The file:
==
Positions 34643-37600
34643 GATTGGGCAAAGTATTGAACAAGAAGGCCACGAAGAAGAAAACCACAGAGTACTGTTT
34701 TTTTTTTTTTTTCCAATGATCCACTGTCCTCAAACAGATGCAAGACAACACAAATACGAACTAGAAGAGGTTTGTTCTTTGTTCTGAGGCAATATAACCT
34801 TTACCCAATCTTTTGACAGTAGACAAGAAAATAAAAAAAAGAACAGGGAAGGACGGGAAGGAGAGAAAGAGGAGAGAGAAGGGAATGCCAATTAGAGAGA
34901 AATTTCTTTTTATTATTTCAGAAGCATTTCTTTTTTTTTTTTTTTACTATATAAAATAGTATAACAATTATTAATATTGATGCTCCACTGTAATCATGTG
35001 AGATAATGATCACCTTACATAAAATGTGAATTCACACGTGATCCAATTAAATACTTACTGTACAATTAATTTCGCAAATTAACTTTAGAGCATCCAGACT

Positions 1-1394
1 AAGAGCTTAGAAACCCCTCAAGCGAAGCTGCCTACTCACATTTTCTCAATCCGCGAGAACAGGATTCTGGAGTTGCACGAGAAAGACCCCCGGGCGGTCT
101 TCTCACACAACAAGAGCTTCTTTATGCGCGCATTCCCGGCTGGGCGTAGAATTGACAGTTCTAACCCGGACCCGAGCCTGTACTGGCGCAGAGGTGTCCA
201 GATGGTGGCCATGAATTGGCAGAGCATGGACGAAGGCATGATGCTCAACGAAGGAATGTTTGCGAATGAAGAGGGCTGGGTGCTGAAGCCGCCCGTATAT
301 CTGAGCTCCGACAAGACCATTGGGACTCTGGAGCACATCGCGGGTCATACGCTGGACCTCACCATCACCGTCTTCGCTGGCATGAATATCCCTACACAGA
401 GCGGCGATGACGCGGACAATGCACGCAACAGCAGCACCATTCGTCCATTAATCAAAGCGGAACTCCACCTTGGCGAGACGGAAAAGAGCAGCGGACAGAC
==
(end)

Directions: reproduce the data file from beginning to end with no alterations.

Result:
Positions 34643-37600
34643 GATTGGGCAAAGTATTGAACAAGAAGGCCACGAAGAAGAAAACCACAGAGTACTGTTT
34701 TTTTTTTTTTTTCCAATGATCCACTGTCCTCAAACAGATGCAAGACAACACAAATACGAACTAGAAGAGGTTTGTTCTTTGTTCTGAGGCAATATAACCT
34801 TTACCCAATCTTTTGACAGTAGACAAGAAAATAAAAAAAAGAACAGGGAAGGACGGGAAGGAGAGAAAGAGGAGAGAGAAGGGAATGCCAATTAGAGAGA
34901 AATTTCTTTTTATTATTTCAGAAGCATTTCTTTTTTTTTTTTTTTACTATATAAAATAGTATAACAATTATTAATATTGATGCTCCACTGTAATCATGTG
35001 AGATAATGATCACCTTACATAAAATGTGAATTCACACGTGATCCAATTAAATACTTACTGTACAATTAATTTCGCAAATTAACTTTAGAGCATCCAGACT

Positions 1-1394
1 AAGAGCTTAGAAACCCCTCAAGCGAAGCTGCCTACTCACATTTTCTCAATCCGCGAGAACAGGATTCTGGAGTTGCACGAGAAAGACCCCCGGGCGGTCT
101 TCTCACACAACAAGAGCTTCTTTATGCGCGCATTCCCGGCTGGGCGTAGAATTGACAGTTCTAACCCGGACCCGAGCCTGTACTGGCGCAGAGGTGTCCA
201 GATGGTGGCCATGAATTGGCAGAGCATGGACGAAGGCATGATGCTCAACGAAGGAATGTTTGCGAATGAAGAGGGCTGGGTGCTGAAGCCGCCCGTATAT
301 CTGAGCTCCGACAAGACCATTGGGACTCTGGAGCACATCGCGGGTCATACGCTGGACCTCACCATCACCGTCTTCGCTGGCATGAATATCCCTACACAGA
401 GCGGCGATGACGCGGACAATGCACGCAACAGCAGCACCATTCGTCCATTAATCAAAGCGGAACTCCACCTTGGCGAGACGGAAAAGAGCAGCGGACAGAC